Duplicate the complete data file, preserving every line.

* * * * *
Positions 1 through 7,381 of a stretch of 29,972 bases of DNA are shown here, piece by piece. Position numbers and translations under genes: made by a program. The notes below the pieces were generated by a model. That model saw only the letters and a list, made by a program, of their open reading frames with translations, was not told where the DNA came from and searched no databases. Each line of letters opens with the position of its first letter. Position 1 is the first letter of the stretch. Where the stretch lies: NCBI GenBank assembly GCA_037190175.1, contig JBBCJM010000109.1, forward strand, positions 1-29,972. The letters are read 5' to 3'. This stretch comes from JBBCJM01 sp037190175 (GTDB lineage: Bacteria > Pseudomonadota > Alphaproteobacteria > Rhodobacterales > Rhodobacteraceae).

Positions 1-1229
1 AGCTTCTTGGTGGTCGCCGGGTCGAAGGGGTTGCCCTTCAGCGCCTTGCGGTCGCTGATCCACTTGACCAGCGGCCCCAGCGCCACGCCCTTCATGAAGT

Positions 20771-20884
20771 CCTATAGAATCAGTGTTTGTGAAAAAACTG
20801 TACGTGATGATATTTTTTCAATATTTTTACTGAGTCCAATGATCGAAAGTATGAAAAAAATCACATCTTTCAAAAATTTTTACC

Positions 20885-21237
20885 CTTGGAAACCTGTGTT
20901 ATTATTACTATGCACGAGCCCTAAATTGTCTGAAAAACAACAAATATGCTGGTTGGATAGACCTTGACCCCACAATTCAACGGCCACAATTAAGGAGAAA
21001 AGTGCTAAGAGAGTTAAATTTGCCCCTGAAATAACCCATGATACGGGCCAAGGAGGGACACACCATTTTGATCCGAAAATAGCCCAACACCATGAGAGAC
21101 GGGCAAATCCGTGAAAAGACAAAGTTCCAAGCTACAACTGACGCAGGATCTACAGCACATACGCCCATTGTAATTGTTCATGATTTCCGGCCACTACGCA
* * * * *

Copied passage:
Positions 1 through 7,381 of a stretch of 29,972 bases of DNA are shown here, piece by piece. Position numbers and translations under genes: made by a program. The notes below the pieces were generated by a model. That model saw only the letters and a list, made by a program, of their open reading frames with translations, was not told where the DNA came from and searched no databases. Each line of letters opens with the position of its first letter. Position 1 is the first letter of the stretch. Where the stretch lies: NCBI GenBank assembly GCA_037190175.1, contig JBBCJM010000109.1, forward strand, positions 1-29,972. The letters are read 5' to 3'. This stretch comes from JBBCJM01 sp037190175 (GTDB lineage: Bacteria > Pseudomonadota > Alphaproteobacteria > Rhodobacterales > Rhodobacteraceae).

Positions 1-1229
1 AGCTTCTTGGTGGTCGCCGGGTCGAAGGGGTTGCCCTTCAGCGCCTTGCGGTCGCTGATCCACTTGACCAGCGGCCCCAGCGCCACGCCCTTCATGAAGT

Positions 20771-20884
20771 CCTATAGAATCAGTGTTTGTGAAAAAACTG
20801 TACGTGATGATATTTTTTCAATATTTTTACTGAGTCCAATGATCGAAAGTATGAAAAAAATCACATCTTTCAAAAATTTTTACC

Positions 20885-21237
20885 CTTGGAAACCTGTGTT
20901 ATTATTACTATGCACGAGCCCTAAATTGTCTGAAAAACAACAAATATGCTGGTTGGATAGACCTTGACCCCACAATTCAACGGCCACAATTAAGGAGAAA
21001 AGTGCTAAGAGAGTTAAATTTGCCCCTGAAATAACCCATGATACGGGCCAAGGAGGGACACACCATTTTGATCCGAAAATAGCCCAACACCATGAGAGAC
21101 GGGCAAATCCGTGAAAAGACAAAGTTCCAAGCTACAACTGACGCAGGATCTACAGCACATACGCCCATTGTAATTGTTCATGATTTCCGGCCACTACGCA